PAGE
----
To start, I had the students do some freewriting on the "inner voices" they hear when they're trying to write. Lamott describes the characteristics of her own inner voices, and talks about how detrimental they are to her, in both the writing process and in her life in general. While the students wrote quietly, I also opened up my notebook and took my own advice. This is what I came up with:
What voices do I hear when I write? I feel like I start to ponder existential questions, instead of getting to the task at hand.
- Am I a writer?
- Was I meant to write?
- Do I really have anything to say?
- Hasn't it all been said already, by people much more successful and eloquent than I?
If I'm writing fiction, I think I take the SFD approach and try to be a taskmaster. Tell myself to just keep my fingers moving, keep the words filling up the blank pages.
I also spend an inordinate amount of time thinking about how I'd spend the money, if I ever became a "successful" writer. I imagine paying off all my debt, traveling, feeling justified in furnishing and decorating a really nice, welcoming office space—no expense spared.My favorite artwork, the most ergonomic Herman Miller chair, a top-of-the-line sound system. Because, after all, this is a professional space now.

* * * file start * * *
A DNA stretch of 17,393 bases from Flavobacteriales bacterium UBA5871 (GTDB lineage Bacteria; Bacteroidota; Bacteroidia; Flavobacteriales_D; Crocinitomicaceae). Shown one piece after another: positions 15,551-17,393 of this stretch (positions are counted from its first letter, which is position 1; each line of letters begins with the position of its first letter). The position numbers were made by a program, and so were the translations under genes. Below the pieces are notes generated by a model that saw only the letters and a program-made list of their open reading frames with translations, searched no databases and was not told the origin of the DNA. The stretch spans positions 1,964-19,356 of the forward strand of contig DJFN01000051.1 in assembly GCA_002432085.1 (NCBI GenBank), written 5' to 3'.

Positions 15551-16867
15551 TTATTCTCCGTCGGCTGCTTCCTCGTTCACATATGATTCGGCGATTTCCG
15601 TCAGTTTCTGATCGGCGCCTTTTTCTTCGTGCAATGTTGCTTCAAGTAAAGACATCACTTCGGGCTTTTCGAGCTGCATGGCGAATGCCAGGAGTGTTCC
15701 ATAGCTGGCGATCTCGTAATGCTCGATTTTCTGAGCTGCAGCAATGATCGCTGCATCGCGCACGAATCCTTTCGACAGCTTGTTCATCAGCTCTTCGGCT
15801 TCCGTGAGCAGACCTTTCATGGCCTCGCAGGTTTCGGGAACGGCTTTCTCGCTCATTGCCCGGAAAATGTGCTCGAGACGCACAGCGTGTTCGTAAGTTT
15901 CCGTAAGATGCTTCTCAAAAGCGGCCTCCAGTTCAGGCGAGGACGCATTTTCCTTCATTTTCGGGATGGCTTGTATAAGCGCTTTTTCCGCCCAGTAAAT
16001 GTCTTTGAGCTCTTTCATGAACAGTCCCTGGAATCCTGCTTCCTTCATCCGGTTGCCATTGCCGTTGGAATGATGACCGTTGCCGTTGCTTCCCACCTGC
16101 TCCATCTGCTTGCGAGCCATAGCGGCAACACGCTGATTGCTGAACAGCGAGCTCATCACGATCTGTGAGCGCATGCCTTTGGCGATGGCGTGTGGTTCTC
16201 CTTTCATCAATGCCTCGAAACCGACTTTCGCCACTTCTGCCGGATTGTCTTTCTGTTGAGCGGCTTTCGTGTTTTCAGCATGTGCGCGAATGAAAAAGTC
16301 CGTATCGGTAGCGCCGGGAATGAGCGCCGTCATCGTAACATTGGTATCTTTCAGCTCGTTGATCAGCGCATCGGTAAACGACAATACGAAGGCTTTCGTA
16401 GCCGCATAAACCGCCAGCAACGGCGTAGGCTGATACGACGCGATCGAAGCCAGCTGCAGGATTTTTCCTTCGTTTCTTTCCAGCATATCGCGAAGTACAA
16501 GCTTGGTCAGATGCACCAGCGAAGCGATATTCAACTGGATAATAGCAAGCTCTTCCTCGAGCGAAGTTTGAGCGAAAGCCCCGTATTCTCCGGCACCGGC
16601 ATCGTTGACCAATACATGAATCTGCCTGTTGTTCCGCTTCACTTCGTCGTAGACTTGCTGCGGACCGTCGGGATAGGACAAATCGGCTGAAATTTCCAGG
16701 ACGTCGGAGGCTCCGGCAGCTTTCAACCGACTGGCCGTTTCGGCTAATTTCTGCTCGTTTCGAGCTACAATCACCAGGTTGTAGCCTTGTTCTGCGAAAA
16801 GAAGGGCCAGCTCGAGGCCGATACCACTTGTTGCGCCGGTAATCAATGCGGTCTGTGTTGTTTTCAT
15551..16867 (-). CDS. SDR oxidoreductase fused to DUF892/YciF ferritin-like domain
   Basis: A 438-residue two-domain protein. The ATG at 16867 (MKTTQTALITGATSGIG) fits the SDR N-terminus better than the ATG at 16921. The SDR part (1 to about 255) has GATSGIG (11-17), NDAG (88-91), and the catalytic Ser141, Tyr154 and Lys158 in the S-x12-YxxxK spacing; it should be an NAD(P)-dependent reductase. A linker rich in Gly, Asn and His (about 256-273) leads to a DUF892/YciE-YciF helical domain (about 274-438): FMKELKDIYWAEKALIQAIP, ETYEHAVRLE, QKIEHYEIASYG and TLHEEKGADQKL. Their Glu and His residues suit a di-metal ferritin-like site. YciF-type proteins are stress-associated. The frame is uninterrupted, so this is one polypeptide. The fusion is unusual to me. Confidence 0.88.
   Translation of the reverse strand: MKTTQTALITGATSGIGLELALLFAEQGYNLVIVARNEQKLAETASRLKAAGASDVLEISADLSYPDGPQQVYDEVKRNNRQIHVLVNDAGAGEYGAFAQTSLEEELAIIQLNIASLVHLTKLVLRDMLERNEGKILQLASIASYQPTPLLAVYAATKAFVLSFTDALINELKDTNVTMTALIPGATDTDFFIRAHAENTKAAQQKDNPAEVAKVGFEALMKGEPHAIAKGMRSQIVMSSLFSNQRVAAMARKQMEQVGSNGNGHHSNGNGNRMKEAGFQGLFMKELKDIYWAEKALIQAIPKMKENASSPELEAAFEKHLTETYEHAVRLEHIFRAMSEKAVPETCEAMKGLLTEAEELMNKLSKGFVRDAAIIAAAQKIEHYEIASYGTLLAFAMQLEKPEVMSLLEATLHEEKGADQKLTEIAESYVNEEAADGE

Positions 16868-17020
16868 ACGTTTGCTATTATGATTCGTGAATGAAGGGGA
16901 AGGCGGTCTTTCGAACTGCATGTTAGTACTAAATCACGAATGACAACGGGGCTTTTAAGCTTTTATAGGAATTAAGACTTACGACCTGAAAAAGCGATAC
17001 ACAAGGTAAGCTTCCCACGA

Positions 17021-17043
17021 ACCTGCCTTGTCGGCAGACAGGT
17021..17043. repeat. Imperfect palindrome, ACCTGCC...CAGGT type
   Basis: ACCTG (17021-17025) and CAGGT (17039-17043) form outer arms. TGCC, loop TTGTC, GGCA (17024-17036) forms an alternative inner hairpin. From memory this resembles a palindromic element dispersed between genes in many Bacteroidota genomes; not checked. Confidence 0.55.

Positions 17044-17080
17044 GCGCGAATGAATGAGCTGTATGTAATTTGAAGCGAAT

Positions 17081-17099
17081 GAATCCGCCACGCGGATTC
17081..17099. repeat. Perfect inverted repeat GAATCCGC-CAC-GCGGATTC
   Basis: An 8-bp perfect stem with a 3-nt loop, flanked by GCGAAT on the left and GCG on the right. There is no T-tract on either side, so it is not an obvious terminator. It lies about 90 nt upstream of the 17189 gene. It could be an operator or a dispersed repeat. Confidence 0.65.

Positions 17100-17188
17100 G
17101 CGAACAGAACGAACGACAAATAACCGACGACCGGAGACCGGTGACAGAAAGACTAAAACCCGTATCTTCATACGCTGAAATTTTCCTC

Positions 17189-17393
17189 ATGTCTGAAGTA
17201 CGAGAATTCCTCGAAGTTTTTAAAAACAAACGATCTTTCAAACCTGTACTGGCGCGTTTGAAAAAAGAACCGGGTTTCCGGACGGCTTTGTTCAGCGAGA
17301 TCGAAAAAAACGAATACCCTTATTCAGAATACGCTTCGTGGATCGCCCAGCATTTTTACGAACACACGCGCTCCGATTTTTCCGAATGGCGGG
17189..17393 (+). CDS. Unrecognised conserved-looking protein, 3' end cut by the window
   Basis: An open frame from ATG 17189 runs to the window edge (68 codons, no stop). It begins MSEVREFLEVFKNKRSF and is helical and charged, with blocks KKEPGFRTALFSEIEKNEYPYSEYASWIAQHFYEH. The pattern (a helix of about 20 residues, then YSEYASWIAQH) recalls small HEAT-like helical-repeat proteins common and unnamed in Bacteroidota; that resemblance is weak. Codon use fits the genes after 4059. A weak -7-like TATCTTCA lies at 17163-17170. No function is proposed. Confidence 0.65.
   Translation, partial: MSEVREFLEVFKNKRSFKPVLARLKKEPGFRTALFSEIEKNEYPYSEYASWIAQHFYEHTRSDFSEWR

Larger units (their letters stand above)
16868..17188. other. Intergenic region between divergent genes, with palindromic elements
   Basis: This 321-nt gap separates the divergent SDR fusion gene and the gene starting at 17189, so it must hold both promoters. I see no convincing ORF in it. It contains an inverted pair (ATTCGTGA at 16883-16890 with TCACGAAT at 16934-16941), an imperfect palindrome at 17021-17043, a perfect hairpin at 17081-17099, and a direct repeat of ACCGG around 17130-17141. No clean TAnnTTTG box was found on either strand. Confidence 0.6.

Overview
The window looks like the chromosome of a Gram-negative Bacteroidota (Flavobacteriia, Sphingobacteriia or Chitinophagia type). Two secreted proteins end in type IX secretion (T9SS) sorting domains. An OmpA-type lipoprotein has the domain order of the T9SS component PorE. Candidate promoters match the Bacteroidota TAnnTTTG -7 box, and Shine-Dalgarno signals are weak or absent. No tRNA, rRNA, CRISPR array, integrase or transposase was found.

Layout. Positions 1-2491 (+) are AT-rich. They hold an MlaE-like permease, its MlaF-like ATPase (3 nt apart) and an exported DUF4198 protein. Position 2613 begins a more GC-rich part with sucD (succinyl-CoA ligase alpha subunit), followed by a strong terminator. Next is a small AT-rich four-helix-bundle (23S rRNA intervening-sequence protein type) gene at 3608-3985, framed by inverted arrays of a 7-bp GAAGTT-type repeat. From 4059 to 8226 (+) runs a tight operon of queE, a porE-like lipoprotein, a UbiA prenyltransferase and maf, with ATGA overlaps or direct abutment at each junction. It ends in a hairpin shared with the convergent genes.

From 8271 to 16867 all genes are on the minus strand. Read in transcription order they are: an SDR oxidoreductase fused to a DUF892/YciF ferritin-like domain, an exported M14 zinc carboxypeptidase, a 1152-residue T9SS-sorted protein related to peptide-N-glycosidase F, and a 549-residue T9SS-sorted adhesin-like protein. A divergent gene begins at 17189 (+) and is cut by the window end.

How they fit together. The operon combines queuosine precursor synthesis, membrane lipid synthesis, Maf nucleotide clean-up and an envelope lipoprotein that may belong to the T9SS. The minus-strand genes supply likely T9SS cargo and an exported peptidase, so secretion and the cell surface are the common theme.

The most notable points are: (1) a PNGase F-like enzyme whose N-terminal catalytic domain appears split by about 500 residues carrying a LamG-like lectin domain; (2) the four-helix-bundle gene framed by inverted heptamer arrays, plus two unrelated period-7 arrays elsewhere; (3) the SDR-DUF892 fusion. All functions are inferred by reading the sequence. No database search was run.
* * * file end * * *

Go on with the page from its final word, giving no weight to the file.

But then I remember, before all that, I need to write. And rewrite. And get it published, and get people to like it and buy it. And then I get depressed and ask myself whether it's even worth starting.